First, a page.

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Council shoots down Thornton Road Studios rezoning

Monday, March 7, 2016 by Elizabeth Pagano

A group of artists, musicians and small business owners in South Austin was granted a stay of execution related to its work spaces last Thursday night, when City Council denied a zoning change that would have transformed the property into a new mixed-use development.

Jimmy Nassour was seeking a zoning change from Commercial Services (CS) to Commercial Services-Vertical Mixed Use (CS-MU-V) for 3.56 acres of land at 2303 and 2309 Thornton Road in South Austin. Though staff was recommending a zoning change to Mixed Use (without the “vertical” component and with some added restrictions), Council struck it down in a decisive vote of 10-1, with Council Member Don Zimmerman voting in opposition.

Currently, the property is home to Thornton Road Studios, which holds a variety of art studios, recording studios and music schools, among other commercial businesses. Given the almost unanimous support for the music and cultural omnibus that had passed earlier in the day, along with ongoing concerns that Austin is becoming unaffordable for the city’s creative class, Council’s vote to deny the zoning that would allow for a mixed-use residential project was hardly a surprise.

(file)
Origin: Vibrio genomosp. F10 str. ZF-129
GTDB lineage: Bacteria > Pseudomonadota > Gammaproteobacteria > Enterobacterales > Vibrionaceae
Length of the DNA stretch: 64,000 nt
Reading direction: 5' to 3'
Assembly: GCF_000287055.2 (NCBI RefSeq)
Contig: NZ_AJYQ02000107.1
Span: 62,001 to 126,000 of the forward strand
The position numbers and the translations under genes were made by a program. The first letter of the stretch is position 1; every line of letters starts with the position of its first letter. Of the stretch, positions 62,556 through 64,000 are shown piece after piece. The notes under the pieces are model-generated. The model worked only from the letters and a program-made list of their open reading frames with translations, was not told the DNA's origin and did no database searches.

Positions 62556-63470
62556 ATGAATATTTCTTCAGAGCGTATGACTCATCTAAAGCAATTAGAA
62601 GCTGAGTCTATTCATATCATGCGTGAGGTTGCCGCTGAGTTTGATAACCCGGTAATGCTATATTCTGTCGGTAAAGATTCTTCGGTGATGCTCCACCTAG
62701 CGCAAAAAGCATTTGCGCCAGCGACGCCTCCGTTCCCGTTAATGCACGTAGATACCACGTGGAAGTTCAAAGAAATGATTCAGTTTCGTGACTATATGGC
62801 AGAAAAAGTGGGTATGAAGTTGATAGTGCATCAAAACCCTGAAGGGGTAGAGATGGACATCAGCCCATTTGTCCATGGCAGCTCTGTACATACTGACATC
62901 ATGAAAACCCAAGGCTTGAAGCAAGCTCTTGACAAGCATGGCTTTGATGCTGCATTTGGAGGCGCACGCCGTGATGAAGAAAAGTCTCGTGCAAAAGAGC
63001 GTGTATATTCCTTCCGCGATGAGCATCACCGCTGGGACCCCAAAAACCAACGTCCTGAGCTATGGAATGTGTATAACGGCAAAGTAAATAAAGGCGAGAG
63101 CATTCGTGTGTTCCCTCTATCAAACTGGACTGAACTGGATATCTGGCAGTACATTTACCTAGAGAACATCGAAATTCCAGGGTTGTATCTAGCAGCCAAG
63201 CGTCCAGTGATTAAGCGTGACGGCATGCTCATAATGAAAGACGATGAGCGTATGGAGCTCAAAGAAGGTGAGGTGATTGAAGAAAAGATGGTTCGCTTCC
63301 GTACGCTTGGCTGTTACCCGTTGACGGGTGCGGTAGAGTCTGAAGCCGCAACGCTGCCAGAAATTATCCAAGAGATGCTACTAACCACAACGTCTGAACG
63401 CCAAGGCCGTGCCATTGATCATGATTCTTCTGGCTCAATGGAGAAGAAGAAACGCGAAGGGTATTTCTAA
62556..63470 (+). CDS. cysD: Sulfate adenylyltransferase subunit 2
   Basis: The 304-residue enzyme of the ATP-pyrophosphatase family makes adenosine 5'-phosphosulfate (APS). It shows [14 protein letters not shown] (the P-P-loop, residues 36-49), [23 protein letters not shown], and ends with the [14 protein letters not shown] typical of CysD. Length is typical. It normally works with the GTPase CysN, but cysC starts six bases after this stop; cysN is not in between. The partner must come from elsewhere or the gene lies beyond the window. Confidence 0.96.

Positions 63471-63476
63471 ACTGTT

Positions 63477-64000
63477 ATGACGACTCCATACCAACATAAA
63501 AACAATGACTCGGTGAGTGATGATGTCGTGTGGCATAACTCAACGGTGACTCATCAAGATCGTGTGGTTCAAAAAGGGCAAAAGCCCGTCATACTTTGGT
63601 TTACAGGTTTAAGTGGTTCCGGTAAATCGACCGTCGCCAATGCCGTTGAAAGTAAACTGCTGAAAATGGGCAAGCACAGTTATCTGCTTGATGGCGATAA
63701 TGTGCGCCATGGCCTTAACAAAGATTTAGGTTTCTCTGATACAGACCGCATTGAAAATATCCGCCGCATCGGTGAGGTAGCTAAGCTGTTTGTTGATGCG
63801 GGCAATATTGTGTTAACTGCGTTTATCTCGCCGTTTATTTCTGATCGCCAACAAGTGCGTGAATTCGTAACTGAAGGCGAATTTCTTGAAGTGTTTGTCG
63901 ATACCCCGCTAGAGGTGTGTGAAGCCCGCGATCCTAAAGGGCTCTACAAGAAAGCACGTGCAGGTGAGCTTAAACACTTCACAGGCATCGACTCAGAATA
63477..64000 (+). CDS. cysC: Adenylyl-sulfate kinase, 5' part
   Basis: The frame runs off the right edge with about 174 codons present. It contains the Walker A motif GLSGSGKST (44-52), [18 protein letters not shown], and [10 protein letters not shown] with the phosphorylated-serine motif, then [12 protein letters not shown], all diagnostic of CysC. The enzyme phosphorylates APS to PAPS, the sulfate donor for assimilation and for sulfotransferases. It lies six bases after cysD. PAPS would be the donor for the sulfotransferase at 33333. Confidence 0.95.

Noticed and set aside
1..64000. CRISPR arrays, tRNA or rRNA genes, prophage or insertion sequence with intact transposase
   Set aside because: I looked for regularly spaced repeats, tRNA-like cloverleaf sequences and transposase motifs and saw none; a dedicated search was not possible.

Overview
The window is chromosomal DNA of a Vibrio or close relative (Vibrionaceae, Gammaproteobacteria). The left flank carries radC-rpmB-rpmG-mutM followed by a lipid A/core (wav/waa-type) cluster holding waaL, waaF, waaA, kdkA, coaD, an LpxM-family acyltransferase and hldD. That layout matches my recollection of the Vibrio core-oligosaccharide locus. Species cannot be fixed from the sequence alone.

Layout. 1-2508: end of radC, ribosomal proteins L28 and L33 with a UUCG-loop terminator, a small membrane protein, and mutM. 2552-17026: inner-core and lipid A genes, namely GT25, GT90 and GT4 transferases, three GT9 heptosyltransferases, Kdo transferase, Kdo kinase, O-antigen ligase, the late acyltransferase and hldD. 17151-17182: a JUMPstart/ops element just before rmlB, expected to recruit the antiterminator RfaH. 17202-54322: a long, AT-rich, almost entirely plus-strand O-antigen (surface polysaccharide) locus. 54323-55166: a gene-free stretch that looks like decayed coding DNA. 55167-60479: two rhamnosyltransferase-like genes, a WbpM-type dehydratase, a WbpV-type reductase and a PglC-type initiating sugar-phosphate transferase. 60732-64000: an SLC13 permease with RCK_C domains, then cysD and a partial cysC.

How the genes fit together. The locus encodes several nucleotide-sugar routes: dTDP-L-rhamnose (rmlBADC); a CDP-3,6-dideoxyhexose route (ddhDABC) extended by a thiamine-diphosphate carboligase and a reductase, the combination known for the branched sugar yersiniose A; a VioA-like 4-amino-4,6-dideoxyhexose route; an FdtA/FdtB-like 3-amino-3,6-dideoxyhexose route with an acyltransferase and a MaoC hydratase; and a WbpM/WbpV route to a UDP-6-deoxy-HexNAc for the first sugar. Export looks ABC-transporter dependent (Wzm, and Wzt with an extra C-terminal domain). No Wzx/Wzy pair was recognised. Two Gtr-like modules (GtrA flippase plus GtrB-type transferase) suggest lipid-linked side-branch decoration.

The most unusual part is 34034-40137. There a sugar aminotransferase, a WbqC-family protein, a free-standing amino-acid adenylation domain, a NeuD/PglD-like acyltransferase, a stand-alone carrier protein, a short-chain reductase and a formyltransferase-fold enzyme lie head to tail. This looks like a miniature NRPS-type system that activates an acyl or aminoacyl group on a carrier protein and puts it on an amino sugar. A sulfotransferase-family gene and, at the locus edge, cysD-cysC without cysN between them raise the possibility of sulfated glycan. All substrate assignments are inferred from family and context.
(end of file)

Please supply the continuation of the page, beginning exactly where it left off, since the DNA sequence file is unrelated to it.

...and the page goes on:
Council Member Delia Garza expressed hope that the landlord would consider expanding the studios instead.

“I do believe that adding that housing supply will help some of our lower-income families,” said Garza. “(But) I don’t think I’ll ever be able to apply a blanket policy, because there’s such unique things about every single case. So in light of what we did earlier, and in light of being the daughter of an artist, I think this is – for me, it’s a symbolic vote. … This doesn’t necessarily save these studios, but I think it sends a great message.”

In addition to the many artists who showed up to oppose the zoning change, the project has a petition against it with enough signatures (22 percent of people within the area, as of Thursday) to be considered valid. As such, approval of the zoning change would have required a vote by a supermajority (nine members) of Council.